In Deep Thought

By Tamae Vassell

On April 9th, 2024 the Mishkin Gallery hosted the Baruch Honors students for a tour and deep think sketch session of the current exhibition Taxonomies of Power: Photographic Encounters at the State Silk Museum, Tbilisi. After receiving an in depth guided tour of the exhibition and history behind the images by Mishkin Gallery Director and exhibition co-curator Alaina Claire Feldman, the students were tasked with participating in the deep thinking sketch session.

Deep thinking as defined by Hermann International is “a state of being where people can concentrate uninterrupted to find creative or outside-the-box solutions.” [1] It is thinking beyond your initial thoughts and perceptions to further question and seek why. This practice is also referred to as slow looking.

On average, museum attendees only look at an image for a few seconds. In this deep thinking sketch exercise, the students had to look at an image of their choice from the exhibition for 8 minutes while sketching the image. This exercise allowed the students to pay close attention to the details of the image and think deeper about what they were seeing. As I walked through the exhibition to capture the students in action, it was clear that after only a minute or two passing by the students were already really engaged and in deep thought as they tried to draw the image before them. While some students focused in on the textures and shapes, I was really intrigued by the students that focused on details of the backgrounds. For instance, one student decided to sketch an image in the exhibition of 7 cocoons in a blurred background with one silk moth emerging from the cocoon at centre focus. In this student’s image, you could see that they lightly drew and shaded the cocoons in the back before focusing on the centered cocoon. 

As I further thought about the practice of deep thinking, I was reminded of times that I have engaged in deep thinking. When I was tasked with creating the educational guide for this exhibition, I went through a deep thinking process. In order to find helpful resources and provide quality information on the subject matter, I had to think beyond the surface level. By continuously asking questions of the research I was conducting and thinking of what’s missing or what may be unclear, the information provided in the educational guide expanded. I myself was unaware of the practice of sericulture before researching it for this exhibition. Sericulture is defined as “the raising of silkworms for the production of raw silk.”[2] Due to sericulture, silkworms/silk moths are fully domesticated, therefore they cannot even mate on their own. This gave a new perspective when looking at the images in the exhibition that showcase the mating and reproduction stage, as that was only possible due to human intervention. Without this knowledge I would not have thought anything past the image showing the mating of a male and female silk moth.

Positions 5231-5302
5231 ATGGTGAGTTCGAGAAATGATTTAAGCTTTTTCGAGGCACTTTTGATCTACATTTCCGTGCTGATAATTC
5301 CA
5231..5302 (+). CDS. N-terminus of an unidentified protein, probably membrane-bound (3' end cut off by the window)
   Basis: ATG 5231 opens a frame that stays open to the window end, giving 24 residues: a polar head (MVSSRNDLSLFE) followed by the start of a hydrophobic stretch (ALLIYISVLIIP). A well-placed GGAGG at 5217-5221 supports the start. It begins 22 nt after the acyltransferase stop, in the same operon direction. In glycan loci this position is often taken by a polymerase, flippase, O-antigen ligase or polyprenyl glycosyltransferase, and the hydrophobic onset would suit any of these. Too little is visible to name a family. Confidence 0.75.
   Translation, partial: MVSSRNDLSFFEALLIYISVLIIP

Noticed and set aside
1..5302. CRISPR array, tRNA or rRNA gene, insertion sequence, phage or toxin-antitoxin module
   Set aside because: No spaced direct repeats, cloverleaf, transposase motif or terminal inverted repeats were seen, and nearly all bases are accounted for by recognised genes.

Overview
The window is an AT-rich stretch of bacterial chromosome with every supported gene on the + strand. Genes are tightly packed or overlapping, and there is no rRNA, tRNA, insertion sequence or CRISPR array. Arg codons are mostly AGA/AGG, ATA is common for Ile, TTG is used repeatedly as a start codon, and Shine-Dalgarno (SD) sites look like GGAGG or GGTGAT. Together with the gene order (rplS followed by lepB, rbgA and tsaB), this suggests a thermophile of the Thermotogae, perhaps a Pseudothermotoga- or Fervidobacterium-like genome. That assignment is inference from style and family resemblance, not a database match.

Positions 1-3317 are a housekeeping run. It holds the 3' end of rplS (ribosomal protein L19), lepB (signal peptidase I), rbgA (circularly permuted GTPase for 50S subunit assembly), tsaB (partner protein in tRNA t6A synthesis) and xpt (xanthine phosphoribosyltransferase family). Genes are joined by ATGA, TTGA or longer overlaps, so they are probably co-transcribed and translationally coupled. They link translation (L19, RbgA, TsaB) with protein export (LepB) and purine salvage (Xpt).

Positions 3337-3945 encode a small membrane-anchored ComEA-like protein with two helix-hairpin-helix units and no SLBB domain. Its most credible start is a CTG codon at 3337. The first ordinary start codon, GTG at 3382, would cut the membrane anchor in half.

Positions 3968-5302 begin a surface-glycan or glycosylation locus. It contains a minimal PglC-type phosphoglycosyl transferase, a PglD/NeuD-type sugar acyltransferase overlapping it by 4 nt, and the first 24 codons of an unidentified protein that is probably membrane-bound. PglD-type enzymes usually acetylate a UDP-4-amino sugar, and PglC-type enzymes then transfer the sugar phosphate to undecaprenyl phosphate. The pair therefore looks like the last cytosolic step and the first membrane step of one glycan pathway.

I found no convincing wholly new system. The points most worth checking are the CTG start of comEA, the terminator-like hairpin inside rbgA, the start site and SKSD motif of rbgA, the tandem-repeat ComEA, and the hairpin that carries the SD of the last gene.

When we take time to think deeper and look at all the intricate details or ask questions, we can gain a more in-depth experience. Thus, I would recommend trying the practice of deep thinking at your next visit to the Mishkin Gallery and in your daily life, making note of the differences that may occur.

If you are new to this concept and want to learn more, check out this quick guide to slow looking by the Tate. This guide provides further information and gives a few tips on the practice of slow looking/deep thinking.


References:

[1] Hermann International (2024) “Why Leaders Must Make Time for Deep Thinking”.  https://www.thinkherrmann.com/whole-brain-thinking-blog/why-leadership-requires-being-a-deep-thinker#:~:text=Deep%20thinking%20is%20a%20state,through%20different%20scenarios%20and%20perspectives.

[2] Dictionary.com (2024). “Sericulture”. https://www.dictionary.com/browse/sericulture

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